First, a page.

‘The Closed Council drafts a set of rules that make the rich richer and drive the poor to starve and call it an equality law. You know what they named the most low-lying, smog-choking, shit-stinking alley of rotten cellars in all of Valbeck?’ She leaned in a little closer to whisper it. ‘Primrose Heights. Calling a thing a different thing don’t make it a different thing, now does it?’
Phew! That was quite the chapter!
But things aren’t about to let up as we return to Broad, who’s just about to have his own difficult and… emotionally confusing? meeting. Broad has been brought before Judge, and she’s as mad (in both senses of the word) as ever. Broad battles with his inner turmoil of attraction to both Judge and danger (maybe one and the same thing there) whilst at the same time attempting to strike a deal with the Burners and keep his life. On the last day of summer, when Leo and the Open Council will be making their move from the north, Savine would like the Burners to rise up and start some fires to distract the King’s Own and prevent them from coming to Orso’s aid. It worked so well the first time, after all, when Leo needed aid against the North.
Trust is, unsurprisingly, in short supply however. Down on the docks, Broad has a good-will gesture for Judge and the Burners; weapons, armour, and even a cannon – all fresh from the Ostenhorm Armoury, with the promise of more to come if a deal can be made. Although exciting, it’s not quite enough for Judge to trust Broad, and so she enlists him to help them in an upcoming organised ambush to rescue some prisoners.
Things just continue to escalate for Broad, don’t they? I sympathise for him, as he does seem to be between a rock and a hard place, and I can’t necessarily see how he can get himself out of these situations. And yet, to a certain degree, and despite what he says, there’s plenty that points to the fact he doesn’t want this ball to stop rolling anyway. As Judge says in the quote above, calling a thing a different thing don’t make it a different thing, and no matter what Broad tries to call himself – a husband, a father, a farmer, a worker – he’s a killer. Judge can see the truth of the matter, and so can Broad; I think it’ll just be a waiting game now until he faces that.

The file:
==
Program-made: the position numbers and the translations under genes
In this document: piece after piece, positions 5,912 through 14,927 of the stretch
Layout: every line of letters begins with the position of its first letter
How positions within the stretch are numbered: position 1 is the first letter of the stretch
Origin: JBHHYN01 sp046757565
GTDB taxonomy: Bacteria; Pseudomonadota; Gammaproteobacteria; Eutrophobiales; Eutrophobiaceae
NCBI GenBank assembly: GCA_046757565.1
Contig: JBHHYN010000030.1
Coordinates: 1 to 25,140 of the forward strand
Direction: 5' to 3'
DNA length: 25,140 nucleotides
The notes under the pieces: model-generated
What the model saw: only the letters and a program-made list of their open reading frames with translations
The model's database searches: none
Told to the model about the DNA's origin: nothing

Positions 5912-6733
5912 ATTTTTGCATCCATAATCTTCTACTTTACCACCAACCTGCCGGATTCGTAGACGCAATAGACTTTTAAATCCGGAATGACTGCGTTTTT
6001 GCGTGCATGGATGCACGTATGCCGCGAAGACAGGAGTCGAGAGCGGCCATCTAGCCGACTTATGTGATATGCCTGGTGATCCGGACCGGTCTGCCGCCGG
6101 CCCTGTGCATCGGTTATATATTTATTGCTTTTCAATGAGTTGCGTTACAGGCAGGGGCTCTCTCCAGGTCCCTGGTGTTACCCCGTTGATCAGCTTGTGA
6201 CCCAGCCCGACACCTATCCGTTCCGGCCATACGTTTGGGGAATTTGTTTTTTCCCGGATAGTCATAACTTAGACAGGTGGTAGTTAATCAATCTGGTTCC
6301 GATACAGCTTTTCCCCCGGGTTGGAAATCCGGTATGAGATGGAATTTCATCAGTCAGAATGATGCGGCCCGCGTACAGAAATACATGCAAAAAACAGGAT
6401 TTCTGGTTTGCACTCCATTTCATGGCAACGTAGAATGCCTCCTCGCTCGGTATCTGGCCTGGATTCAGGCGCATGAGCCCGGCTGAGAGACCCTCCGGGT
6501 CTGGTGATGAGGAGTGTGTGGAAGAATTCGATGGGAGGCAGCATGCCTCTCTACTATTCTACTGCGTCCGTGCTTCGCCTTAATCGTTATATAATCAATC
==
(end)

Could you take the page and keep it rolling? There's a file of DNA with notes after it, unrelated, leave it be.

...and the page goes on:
Chapter 43 – Changes At The Top
And as simply as that, it was done. No ceremony, no medals, no grand speech and no cheering crowds. From the pinnacle of power to a toothless old cripple in one brief conversation. The chair squeaked from the room and the doors were shut upon Sand dan Glokta. The era of Old Sticks was at an end.
Orso returns to Glokta with confirmation of everything that was in the letter, and news that Glokta’s son in law is a traitor. Glokta immediately resigns and… what follows is a quieter, more dignified exit than I ever expected Glokta might get. Although having said that, I’m not really sure what I expected for the grand finale of Sand dan Glokta. Not a body found floating in the docks, as he always did. There was something so very sad in simply passing his ring of office over to Pike, and squeaking from the room. Something so… understated and anticlimactic. And at the end of the day, the best fans could hope for this character, I believe. A dignified exit, despite Savine’s best efforts via association, and a lifetime of indignities.